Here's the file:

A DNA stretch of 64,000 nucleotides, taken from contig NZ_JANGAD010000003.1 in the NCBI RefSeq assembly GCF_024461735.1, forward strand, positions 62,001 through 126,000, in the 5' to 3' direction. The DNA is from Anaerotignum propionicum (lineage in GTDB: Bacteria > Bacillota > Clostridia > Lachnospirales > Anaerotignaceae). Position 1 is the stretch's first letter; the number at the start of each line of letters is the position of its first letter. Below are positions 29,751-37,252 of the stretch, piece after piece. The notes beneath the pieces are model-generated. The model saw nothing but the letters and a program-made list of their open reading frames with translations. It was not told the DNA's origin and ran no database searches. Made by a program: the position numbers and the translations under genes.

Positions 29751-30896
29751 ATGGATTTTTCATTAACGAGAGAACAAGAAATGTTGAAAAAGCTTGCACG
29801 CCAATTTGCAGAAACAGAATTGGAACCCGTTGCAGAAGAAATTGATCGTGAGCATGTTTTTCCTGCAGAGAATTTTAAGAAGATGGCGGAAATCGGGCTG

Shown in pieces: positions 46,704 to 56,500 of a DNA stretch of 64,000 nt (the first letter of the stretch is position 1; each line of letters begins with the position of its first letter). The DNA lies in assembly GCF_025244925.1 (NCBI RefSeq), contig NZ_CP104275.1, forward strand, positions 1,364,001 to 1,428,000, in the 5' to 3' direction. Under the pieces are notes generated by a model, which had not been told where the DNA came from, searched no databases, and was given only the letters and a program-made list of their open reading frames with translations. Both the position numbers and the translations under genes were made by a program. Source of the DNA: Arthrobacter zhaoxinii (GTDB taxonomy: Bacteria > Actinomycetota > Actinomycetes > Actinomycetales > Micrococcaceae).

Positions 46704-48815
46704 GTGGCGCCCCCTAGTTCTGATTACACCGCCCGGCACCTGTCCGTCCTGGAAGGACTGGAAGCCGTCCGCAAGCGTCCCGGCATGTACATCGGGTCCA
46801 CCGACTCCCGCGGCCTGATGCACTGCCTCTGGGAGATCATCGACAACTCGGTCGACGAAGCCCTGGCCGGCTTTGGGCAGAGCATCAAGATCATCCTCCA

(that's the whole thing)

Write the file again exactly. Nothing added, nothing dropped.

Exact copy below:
A DNA stretch of 64,000 nucleotides, taken from contig NZ_JANGAD010000003.1 in the NCBI RefSeq assembly GCF_024461735.1, forward strand, positions 62,001 through 126,000, in the 5' to 3' direction. The DNA is from Anaerotignum propionicum (lineage in GTDB: Bacteria > Bacillota > Clostridia > Lachnospirales > Anaerotignaceae). Position 1 is the stretch's first letter; the number at the start of each line of letters is the position of its first letter. Below are positions 29,751-37,252 of the stretch, piece after piece. The notes beneath the pieces are model-generated. The model saw nothing but the letters and a program-made list of their open reading frames with translations. It was not told the DNA's origin and ran no database searches. Made by a program: the position numbers and the translations under genes.

Positions 29751-30896
29751 ATGGATTTTTCATTAACGAGAGAACAAGAAATGTTGAAAAAGCTTGCACG
29801 CCAATTTGCAGAAACAGAATTGGAACCCGTTGCAGAAGAAATTGATCGTGAGCATGTTTTTCCTGCAGAGAATTTTAAGAAGATGGCGGAAATCGGGCTG

Shown in pieces: positions 46,704 to 56,500 of a DNA stretch of 64,000 nt (the first letter of the stretch is position 1; each line of letters begins with the position of its first letter). The DNA lies in assembly GCF_025244925.1 (NCBI RefSeq), contig NZ_CP104275.1, forward strand, positions 1,364,001 to 1,428,000, in the 5' to 3' direction. Under the pieces are notes generated by a model, which had not been told where the DNA came from, searched no databases, and was given only the letters and a program-made list of their open reading frames with translations. Both the position numbers and the translations under genes were made by a program. Source of the DNA: Arthrobacter zhaoxinii (GTDB taxonomy: Bacteria > Actinomycetota > Actinomycetes > Actinomycetales > Micrococcaceae).

Positions 46704-48815
46704 GTGGCGCCCCCTAGTTCTGATTACACCGCCCGGCACCTGTCCGTCCTGGAAGGACTGGAAGCCGTCCGCAAGCGTCCCGGCATGTACATCGGGTCCA
46801 CCGACTCCCGCGGCCTGATGCACTGCCTCTGGGAGATCATCGACAACTCGGTCGACGAAGCCCTGGCCGGCTTTGGGCAGAGCATCAAGATCATCCTCCA